According to C.A.R.’s Housing Affordability Index (HAI) for the fourth-quarter 2015, only 25 percent of home buyers could afford to purchase a median-priced, existing single-family home, which compares to 24 percent for the 2015 third quarter and 27 percent for the fourth quarter 2014.
“Demand for housing is remaining strong but housing affordability levels are lagging,” said Anthony Andaya, 2016 PSAR president. “We’re telling our PSAR members that they should advise their clients who may have been waiting to make a move to not wait any longer. There may be fewer options in the foreseeable future due to possible rent increases and a slow rise in mortgage rates and home prices.:
Statewide, C.A.R.’s HAI ticked up to 30 percent in the 2015 fourth quarter compared to 29 percent for the 2015 third quarter and 31 percent for the 2014 fourth quarter.
C.A.R. said home buyers needed to earn a minimum annual income of $96,640 to qualify for the purchase of a statewide $483,050 median-priced, existing single-family home in the fourth quarter of 2015. The monthly payment, including taxes and insurance on a 30-year, fixed-rate loan, would be $2,420, assuming a 20 percent down payment and an effective composite interest rate of 4.07 percent. The effective composite interest rate in third-quarter 2015 was 4.16 percent and 4.20 percent in the fourth quarter of 2014. The median home price was $488,540 in third-quarter 2015, and an annual income of $98,580 was needed to purchase a home at that price.
In San Diego County, the median home price was $475,000 in December, said real estate data firm CoreLogic. The median home price rose 8 percent throughout 2015 to $475,000, CoreLogic said. The month-to-month increase was 1.5 percent. The median home price for December also happened to be the second-highest since August 2007, when the median price was also $475,000. In June 2015, the median price was $476,000.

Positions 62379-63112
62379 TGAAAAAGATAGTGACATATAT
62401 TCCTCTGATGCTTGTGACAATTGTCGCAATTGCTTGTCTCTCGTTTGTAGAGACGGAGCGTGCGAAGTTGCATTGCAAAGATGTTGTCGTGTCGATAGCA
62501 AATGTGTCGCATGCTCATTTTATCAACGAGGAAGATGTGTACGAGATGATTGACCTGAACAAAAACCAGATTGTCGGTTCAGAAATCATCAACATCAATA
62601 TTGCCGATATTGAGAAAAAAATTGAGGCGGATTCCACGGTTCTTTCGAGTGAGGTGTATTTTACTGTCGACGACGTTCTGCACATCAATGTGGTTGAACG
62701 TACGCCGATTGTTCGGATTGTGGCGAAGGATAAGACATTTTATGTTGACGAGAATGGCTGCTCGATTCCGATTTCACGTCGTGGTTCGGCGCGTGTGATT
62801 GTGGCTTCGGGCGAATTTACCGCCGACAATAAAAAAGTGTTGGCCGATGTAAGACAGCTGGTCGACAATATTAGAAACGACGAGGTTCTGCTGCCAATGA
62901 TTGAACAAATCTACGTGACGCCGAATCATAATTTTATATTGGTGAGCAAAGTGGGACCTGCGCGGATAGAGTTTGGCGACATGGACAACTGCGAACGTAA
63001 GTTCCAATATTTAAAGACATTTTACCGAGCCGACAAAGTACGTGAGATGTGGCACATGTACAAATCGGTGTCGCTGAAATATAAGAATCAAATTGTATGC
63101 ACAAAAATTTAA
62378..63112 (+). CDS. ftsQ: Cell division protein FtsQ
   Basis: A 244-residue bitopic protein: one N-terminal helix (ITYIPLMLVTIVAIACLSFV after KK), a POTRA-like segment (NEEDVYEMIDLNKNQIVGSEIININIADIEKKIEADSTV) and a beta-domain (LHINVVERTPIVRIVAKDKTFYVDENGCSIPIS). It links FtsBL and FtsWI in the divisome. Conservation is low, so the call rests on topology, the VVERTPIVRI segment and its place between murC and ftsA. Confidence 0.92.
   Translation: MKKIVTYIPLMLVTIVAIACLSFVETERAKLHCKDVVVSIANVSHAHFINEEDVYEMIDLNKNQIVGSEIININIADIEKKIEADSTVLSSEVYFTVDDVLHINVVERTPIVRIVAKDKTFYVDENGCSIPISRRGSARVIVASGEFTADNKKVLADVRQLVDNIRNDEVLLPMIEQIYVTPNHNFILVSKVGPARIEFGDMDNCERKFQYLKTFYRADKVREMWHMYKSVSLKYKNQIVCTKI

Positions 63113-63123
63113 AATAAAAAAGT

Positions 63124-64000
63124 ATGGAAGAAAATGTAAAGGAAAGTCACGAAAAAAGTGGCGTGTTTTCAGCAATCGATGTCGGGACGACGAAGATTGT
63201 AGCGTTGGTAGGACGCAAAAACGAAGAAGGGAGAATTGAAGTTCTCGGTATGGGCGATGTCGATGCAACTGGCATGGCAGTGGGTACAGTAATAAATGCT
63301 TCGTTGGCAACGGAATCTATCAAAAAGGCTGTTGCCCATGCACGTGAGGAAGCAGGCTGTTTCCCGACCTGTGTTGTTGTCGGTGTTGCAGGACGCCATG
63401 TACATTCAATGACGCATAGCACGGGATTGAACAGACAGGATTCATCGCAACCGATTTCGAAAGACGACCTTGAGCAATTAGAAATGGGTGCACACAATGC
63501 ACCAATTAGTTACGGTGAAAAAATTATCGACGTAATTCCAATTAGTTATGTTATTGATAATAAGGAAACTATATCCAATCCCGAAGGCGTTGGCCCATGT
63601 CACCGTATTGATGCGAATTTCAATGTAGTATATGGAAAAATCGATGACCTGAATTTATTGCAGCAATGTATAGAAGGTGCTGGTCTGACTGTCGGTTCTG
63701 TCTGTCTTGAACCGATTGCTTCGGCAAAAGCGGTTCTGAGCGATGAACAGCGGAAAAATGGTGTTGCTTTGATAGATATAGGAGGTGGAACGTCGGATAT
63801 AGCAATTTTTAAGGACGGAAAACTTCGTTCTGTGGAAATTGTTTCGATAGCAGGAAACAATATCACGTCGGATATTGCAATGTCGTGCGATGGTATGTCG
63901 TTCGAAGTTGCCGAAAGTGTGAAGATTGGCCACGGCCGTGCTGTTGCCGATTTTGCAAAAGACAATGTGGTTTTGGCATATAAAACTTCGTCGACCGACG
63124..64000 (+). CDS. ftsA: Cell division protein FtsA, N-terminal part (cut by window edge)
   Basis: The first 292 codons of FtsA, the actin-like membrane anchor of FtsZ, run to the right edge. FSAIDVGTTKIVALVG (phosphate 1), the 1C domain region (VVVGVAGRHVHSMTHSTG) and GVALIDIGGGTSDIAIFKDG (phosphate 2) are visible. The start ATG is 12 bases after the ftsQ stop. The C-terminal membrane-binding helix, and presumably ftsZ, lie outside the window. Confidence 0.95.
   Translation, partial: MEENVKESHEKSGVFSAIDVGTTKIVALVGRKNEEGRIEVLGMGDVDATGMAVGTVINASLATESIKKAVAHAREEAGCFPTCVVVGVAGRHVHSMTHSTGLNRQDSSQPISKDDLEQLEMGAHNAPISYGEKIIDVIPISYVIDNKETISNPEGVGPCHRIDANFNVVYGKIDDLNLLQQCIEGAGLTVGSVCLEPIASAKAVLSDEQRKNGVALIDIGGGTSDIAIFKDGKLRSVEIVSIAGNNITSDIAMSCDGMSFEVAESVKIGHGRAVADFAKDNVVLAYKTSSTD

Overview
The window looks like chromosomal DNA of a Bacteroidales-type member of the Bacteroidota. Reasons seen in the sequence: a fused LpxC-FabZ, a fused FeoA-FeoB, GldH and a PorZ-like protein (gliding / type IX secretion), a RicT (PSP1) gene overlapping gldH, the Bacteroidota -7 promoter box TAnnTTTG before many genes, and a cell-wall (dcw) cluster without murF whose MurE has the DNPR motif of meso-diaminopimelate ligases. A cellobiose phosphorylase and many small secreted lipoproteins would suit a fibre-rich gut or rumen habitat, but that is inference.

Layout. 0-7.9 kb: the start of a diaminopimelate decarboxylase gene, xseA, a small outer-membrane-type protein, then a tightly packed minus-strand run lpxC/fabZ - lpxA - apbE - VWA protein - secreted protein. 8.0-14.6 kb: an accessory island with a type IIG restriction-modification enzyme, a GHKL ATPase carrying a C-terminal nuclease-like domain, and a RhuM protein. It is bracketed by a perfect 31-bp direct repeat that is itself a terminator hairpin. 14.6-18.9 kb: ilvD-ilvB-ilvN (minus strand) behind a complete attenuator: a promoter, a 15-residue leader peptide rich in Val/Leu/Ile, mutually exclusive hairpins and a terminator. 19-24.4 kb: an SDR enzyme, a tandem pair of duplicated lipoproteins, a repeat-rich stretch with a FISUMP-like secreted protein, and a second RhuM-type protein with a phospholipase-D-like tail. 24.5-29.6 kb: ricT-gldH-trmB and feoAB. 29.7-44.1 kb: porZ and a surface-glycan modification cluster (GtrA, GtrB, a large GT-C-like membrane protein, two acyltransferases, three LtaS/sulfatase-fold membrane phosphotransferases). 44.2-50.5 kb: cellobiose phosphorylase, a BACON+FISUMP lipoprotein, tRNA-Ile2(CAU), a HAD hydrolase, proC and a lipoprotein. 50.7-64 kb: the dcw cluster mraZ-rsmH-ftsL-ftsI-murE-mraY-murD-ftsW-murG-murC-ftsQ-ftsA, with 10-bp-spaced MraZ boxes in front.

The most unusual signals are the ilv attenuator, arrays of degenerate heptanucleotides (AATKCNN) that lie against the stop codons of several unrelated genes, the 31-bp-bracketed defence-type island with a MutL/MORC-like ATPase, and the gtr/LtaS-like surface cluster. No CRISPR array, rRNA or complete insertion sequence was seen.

Meanwhile, the Standard & Poor’s/Case-Shiller Home Price Index recently ranked San Diego as among the country’s top 20 cities for the highest home price increase. In figures released late last month, San Diego’s home prices increased 6 percent in 2015 (through November) while the national average grew 5.3 percent. The Case-Shiller index is considered the gold standard for measuring and comparing overall big-city housing markets because it tracks repeat sales of identical single-family houses as they turn over through the years.
The Pacific Southwest Association of REALTORS® (PSAR), a 2,000-member trade group for San Diego-area REALTORS®, provides its members with educational training, advocacy and other services and resources. Founded in 1928, PSAR also provides its members with the latest available information on current market conditions and analysis of the numbers. PSAR is committed to improving the communities it serves and enhancing the quality of life through homeownership opportunities. In 2012, PSAR became one of the state’s largest real estate trade associations with a merger of the El Cajon-based East San Diego County Association of REALTORS® and the Chula Vista-based Pacific Southwest Association of REALTORS®. For more information on PSAR, visit www.psar.org.